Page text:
I assume these electric tractors are limited to pulling? How long will an electric tractor pull an implement such as a plow or disc? I also assume it's unable to drive the PTO for a cycle mower or brush hog?
Carol, I'd like to think the dog would have enough sense to get down once it got too hot. Ha! I believe the dog you're seeing is actually a reflection in the glass! If you watch the video before that you'll see the dog do the circle thing and then lay down in the grass.
If that option doesn't work perhaps you could allow someone to shoot them who is willing to eat them? Or find someone who will take the ones you shoot?
With that said, each state has their own hunting and trapping seasons you'll want to look into before going one of those routes. Most states do allow nuisance animals to be taken out of season. Those are typically a completely different set of rules than those for hunting or trapping.
paul wheaton wrote: Standard tractors usually fill the big tires with a liquid that gives the tractor more weight.
Say again? Excuse me for asking but growing up on a farm, having worked on farms, and having family members who work in tractor repair I've never heard of or seen this practiced. We add weight to front of our equipment to keep the front end from "floating" while pulling a load or an implement. Weight over the rear wheels isn't typically a concern. How have you seen this practiced?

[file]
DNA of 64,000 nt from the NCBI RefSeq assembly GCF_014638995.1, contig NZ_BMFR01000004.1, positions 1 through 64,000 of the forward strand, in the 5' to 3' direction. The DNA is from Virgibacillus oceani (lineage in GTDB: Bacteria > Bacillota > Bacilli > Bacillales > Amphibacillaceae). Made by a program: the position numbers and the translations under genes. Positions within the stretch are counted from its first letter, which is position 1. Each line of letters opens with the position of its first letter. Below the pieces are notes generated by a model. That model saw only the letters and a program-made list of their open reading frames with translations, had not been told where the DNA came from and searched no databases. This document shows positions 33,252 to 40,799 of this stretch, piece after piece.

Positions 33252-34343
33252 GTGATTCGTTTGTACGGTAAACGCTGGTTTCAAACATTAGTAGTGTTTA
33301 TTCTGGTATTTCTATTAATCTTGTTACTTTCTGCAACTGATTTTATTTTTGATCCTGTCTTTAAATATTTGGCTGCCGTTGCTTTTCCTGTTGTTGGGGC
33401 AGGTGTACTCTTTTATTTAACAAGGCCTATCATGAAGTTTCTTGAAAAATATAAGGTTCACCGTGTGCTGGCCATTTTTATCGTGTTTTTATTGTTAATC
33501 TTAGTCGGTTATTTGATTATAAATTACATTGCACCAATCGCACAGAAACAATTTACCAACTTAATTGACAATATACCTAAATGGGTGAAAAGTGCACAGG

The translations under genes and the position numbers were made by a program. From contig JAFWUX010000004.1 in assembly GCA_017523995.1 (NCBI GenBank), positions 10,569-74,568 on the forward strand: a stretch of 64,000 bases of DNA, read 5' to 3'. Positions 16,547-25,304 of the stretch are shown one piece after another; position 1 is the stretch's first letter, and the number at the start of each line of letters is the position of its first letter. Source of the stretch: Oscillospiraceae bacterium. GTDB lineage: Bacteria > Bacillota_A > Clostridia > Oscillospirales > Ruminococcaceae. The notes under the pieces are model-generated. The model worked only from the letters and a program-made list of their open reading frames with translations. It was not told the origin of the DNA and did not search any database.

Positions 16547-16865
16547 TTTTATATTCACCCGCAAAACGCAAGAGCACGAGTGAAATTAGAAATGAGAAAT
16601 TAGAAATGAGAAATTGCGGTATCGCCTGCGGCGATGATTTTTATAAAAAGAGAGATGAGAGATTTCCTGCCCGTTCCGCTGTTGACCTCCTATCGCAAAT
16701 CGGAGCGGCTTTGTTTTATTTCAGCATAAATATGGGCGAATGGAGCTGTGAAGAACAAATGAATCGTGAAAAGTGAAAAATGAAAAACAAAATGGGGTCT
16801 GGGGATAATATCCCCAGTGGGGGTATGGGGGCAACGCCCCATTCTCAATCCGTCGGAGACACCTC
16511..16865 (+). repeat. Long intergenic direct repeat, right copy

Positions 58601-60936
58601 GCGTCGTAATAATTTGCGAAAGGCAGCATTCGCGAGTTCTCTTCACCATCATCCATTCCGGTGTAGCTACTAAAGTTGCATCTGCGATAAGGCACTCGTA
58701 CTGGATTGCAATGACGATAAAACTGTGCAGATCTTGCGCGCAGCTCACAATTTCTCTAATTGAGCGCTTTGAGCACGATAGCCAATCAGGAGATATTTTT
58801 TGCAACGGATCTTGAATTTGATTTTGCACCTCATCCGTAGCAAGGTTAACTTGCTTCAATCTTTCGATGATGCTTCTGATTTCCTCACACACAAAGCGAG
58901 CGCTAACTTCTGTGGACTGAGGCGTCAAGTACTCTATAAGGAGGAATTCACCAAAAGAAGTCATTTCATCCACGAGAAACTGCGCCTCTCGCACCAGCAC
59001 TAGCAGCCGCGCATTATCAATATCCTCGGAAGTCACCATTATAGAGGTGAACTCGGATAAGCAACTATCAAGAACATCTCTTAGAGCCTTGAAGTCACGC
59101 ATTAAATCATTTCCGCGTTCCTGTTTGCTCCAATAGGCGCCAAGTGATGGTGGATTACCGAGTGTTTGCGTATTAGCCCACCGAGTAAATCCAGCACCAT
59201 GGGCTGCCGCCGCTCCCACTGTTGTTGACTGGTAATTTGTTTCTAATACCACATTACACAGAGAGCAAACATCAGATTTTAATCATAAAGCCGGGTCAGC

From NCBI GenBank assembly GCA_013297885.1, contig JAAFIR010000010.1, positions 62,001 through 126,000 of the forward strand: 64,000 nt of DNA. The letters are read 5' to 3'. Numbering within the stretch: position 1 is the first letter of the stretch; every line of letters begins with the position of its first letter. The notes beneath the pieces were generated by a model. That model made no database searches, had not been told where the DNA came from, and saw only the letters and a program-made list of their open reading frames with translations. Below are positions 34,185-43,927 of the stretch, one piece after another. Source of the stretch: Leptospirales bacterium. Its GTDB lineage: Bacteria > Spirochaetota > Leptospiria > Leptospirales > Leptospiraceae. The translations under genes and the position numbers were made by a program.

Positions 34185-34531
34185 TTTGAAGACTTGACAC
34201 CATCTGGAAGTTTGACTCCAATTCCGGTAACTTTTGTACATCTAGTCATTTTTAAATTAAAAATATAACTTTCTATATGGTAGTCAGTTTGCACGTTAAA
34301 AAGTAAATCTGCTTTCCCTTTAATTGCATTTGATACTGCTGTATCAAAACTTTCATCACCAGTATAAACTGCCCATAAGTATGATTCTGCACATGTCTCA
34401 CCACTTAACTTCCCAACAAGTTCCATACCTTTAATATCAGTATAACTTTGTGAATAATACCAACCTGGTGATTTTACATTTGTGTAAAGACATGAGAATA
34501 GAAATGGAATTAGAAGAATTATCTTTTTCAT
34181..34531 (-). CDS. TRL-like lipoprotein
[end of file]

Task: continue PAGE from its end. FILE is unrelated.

Tim, did you make a decision on what to get? I've long been a big fan of the red sexlinks but this will be my last year with them. I wanted to simplify things around here and go with one breed that will breed true that I can use for eggs and meat. We ended up ordering Silver Laced Wyandotte chicks to replace our current flock of misc breeds. We will stick with one breed this time around so we KNOW we can pick up any fresh eggs and know what will hatch from that egg and can rest assured the Wyandotte will breed true.
I am of the belief that chickens are similar to dogs in that they have established pecking orders. Others don't always agree, but I feel a rooster attacks because it sees its self and not the humans as "top dog". My 5 and 7 year old girls have been taught to stand up to aggressive roosters and to give them a "soft boot" in the rear if they get aggressive. Our roosters know their place in the pecking order.
I''ll try and include the picture of my daughter who brought Big Ben in for a visit if I can figure out how to attach a photo.